WHO/Europe hosts joint workshop to estimate HIV incidence in countries of western and central Europe and North America
In order to help countries of western and central Europe and North America plan to end HIV by 2030 in line with the Sustainable Development Goals, WHO/Europe joined forces with the Joint United Nations Programme on HIV/AIDS (UNAIDS) and the European Centre for Disease Prevention and Control (ECDC) to organize a workshop on reviewing HIV estimates.
The group of 21 participants from 16 countries met on 4–6 April 2017 in UN City, Copenhagen, Denmark, to produce national estimates of HIV incidence, people living with HIV, AIDS-related deaths and other important HIV-related indicators through 2016.
The workshop provided an opportunity to apply 2 recently developed HIV modelling tools, and to revise and improve previous national estimates. Immediate output from the tools can be used to inform progress towards the ambitious 90–90–90 global targets (90% of people living with HIV know their status; 90% of people living with diagnosed HIV infection receive treatment; and 90% of people on treatment achieve viral suppression) as well as the 2016 United Nations Political Declaration target of a 75% reduction in new infections by 2020.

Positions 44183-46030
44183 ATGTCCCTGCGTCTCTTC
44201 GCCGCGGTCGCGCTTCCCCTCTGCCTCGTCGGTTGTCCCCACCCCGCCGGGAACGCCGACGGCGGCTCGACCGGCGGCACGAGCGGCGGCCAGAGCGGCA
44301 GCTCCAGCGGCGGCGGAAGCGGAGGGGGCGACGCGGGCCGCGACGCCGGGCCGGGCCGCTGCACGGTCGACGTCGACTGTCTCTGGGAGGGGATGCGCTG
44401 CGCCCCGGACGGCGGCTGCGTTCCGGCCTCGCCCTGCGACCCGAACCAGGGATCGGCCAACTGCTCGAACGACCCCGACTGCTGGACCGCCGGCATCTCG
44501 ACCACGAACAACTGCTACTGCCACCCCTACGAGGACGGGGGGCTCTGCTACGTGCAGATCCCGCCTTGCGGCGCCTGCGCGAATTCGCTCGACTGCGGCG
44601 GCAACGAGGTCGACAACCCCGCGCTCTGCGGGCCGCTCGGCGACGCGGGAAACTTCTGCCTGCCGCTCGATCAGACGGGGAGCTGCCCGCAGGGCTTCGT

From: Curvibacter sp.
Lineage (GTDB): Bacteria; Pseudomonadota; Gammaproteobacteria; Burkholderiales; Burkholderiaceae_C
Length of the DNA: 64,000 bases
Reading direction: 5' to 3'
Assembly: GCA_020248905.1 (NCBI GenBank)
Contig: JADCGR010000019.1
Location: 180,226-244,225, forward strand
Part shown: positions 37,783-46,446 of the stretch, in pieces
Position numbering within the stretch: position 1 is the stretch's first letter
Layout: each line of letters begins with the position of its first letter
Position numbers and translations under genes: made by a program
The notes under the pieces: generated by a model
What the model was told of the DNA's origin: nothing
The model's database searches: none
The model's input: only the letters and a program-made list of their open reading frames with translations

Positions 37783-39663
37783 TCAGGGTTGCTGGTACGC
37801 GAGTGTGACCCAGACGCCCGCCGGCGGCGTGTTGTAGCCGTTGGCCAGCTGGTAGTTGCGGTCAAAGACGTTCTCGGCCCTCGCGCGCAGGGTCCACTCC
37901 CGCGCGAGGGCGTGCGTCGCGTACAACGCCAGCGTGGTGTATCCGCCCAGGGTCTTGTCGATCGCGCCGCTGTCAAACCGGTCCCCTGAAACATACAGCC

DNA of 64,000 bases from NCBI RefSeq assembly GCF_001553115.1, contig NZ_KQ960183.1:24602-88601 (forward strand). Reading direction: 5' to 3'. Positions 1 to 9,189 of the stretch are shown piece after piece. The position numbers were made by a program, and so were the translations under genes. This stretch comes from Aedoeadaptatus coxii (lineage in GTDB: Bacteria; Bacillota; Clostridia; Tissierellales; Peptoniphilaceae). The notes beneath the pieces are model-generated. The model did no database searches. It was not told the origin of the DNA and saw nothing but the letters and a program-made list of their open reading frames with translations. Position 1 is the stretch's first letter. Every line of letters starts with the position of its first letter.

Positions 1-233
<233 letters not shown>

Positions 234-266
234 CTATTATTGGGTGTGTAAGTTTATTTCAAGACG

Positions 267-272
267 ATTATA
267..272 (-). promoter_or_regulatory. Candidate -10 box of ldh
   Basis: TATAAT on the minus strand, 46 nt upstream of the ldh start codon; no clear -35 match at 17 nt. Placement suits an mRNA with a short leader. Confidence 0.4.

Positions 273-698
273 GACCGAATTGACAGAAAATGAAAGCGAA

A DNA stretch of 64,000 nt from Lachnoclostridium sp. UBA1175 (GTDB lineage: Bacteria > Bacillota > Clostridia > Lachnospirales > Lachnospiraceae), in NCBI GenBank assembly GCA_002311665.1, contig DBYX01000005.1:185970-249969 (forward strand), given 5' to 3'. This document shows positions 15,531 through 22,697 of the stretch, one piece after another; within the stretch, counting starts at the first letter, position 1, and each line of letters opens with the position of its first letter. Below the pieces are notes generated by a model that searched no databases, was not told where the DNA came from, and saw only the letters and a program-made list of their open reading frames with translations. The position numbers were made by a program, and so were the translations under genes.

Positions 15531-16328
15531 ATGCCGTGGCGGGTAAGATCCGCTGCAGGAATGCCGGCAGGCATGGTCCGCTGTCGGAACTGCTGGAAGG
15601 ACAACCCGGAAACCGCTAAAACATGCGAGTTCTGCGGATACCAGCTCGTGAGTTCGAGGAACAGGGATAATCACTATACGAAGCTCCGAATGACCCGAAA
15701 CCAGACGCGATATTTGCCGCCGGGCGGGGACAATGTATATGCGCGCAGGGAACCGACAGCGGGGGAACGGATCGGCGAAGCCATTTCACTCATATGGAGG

The developers of the UNAIDS Case Surveillance and Vital Registration (CSAVR) and ECDC HIV modelling tools were present during the workshop to offer participants guidance on the creation of country-specific models.
The CSAVR tool was rolled out in 2015 as part of the UNAIDS-supported Spectrum modelling software. It allows countries with robust HIV case surveillance and/or vital registration systems to use the data to derive national estimates. This is preferable to relying on repeated sentinel surveillance conducted among key populations, which is often unavailable in this group of countries. The tool was piloted jointly by 5 European Union/European Economic Area countries in February 2016. Based on its initial success, the ECDC further collaborated with UNAIDS in late-2016 to better integrate inputs and outputs from both tools.
The ECDC HIV tool was released in 2015. It can be applied to derive estimates of the total number of people living with HIV, the annual number of new infections, the average time between HIV infection and diagnosis, and the proportion of people living with HIV who are undiagnosed nationally and among key population groups.
Although many participants were new to both modelling tools, after working enthusiastically during the 3-day workshop all left with draft estimates in hand. These estimates will be validated with national stakeholders and subsequently submitted to the organizers to meet international reporting requirements by mid-May 2017.